I spent a while doing that, rebuilding from the ground up. The agents were much more positive the second time. While I was doing this, my friend, James Reich, started a small publishing company, Stalking Horse Press. I had asked James to do a blurb for me, so he’d read the book. I loved the blurb he wrote, so I decided that rather than continuing to look for an agent, I’d just ask James if Stalking Horse would be interested. And they were. So, here we are.
MN: The idea of a “more commercial book.” Does that mean literary/commercial, thriller, mystery. Yada yada? Did you have it in a certain category?
KGB: All the advice I got was to try to work out a category for it, something other than “literary fiction.” Having made that effort, I’m not sure how much difference it makes to give yourself marching orders, as in, “I want to be literary or commercial, ambitious or popular.” You can try, of course, and some writers seem to be able to do both at different times, or even both at once; though I’m not sure it’s because they’re telling themselves what to do, but rather that the confluence of topic, energy level, luck, and individual talents leads to success. Ultimately, I guess we just write what we can write. Perhaps the truth about Pax Americana is that the commercial version is more literary, or ambitious or whatever, than I thought it was. I just try to come up with things I’m interested in writing about. That’s the only way it works for me.
MN: 15 years is a long time. You started during the Bush Administration. Then came Obama. Then…well, we all know where we are now. Did the “real world”—things like events and changing administrations—affect your writing at all?
KGB: You’re right. That is a long time. But, no, I don’t think reality has changed the basic story much. Perhaps I’ve mellowed out a bit in terms of religion. Even though I’m not a believer, in this last version of Pax Americana I was conscious of trying to develop some level of intellectual balance on the question of whether religion is good or evil.
One of the great ideas I come back to as a writer is Milan Kundera’s concept of the novel (and novelist) as posers of questions, not dispensers of answers. I may have my personal biases about how legitimate faith is, but I’ve tried to balance those against the possibilities for atheism and agnosticism leading to the same sort of evil extremes. And they have in history, notably with the Soviets and Communist Chinese; though those certainly haven’t been the only examples. Perhaps, in the end, Pax Americana is about the dangers of extremism, regardless of what belief structure breeds it.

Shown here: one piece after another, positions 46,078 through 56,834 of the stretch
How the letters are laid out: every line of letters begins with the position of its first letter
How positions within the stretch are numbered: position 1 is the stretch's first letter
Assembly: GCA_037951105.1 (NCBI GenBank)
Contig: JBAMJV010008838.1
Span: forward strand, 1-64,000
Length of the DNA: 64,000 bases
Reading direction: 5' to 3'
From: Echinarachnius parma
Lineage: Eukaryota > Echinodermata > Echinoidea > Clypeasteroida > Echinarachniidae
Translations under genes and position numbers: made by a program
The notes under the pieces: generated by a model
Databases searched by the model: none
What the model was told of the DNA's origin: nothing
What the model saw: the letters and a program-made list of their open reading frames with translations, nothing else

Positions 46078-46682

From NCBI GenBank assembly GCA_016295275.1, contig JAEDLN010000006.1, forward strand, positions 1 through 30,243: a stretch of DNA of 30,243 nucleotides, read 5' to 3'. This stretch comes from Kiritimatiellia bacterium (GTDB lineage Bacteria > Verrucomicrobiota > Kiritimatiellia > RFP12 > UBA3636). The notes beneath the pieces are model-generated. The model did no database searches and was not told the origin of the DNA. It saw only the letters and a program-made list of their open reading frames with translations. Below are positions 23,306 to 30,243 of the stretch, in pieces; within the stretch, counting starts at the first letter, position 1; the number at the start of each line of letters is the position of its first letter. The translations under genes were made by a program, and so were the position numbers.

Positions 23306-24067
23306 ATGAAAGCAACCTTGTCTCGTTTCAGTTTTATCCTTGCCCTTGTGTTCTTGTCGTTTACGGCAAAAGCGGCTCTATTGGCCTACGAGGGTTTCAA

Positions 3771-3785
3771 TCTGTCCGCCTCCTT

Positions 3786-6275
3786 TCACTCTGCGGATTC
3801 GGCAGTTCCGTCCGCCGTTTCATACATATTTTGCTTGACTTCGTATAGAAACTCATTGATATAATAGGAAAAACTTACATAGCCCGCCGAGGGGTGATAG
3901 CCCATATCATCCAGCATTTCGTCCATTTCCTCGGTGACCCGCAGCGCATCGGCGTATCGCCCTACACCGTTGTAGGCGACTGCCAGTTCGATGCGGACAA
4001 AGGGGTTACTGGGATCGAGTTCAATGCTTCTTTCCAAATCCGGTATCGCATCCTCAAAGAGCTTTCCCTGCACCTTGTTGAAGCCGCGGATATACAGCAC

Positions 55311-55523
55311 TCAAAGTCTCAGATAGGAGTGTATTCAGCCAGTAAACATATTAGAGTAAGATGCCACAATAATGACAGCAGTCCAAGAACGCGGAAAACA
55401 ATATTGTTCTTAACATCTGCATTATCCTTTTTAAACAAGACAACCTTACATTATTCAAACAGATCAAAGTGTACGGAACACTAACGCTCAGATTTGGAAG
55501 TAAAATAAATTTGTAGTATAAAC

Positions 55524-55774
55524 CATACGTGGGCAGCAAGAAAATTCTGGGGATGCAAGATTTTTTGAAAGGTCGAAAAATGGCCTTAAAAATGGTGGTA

MN: I thought a lot about Kurt Vonnegut when I was reading this. If I had to guess, I’d bet he’s a writer who has had an influence on you, right?
KGB: Vonnegut’s work has certainly influenced mine. And having read (and reviewed) your We’re All Damaged, I’d guess KV was a significant marker for you, but in different ways. Truth is, this is one of the reasons I was so excited to have this discussion with you. Authorial influences are fascinating to me, and to think that we can leverage Vonnegut’s influence to very different ends is intriguing.
We’re All Damaged is a *very* funny book and it definitely has a political angle, but it’s much subtler than Pax Americana, not an over-the-top satire, more a realistic comedy. Much more accessible, too. All of which may explain why so many people have read it! I’ll answer the question, I promise… But, what about you? Has KV been a significant influence for you? How? And who else? I’d guess maybe Fitzgerald, but beyond that, I’m not so sure.
MN: Yeah, I love Vonnegut. But, if I’m being totally honest, I was never terribly moved by his novel plots. In fact, I doubt I could even give a terribly good synopsis of any of his books. For me, his brilliance was in his sentence-to-sentence writing. He had this amazing ability to pull you along with a series of simple, well-crafted, workman-like sentences. Nothing particularly special. Then, BOOM, he’d drop the hammer on you with a line so gorgeous and insightful and perfect that it’d take your breath away. He knew when to turn it on, you know. Simple. Simple. Readable. Then devastating.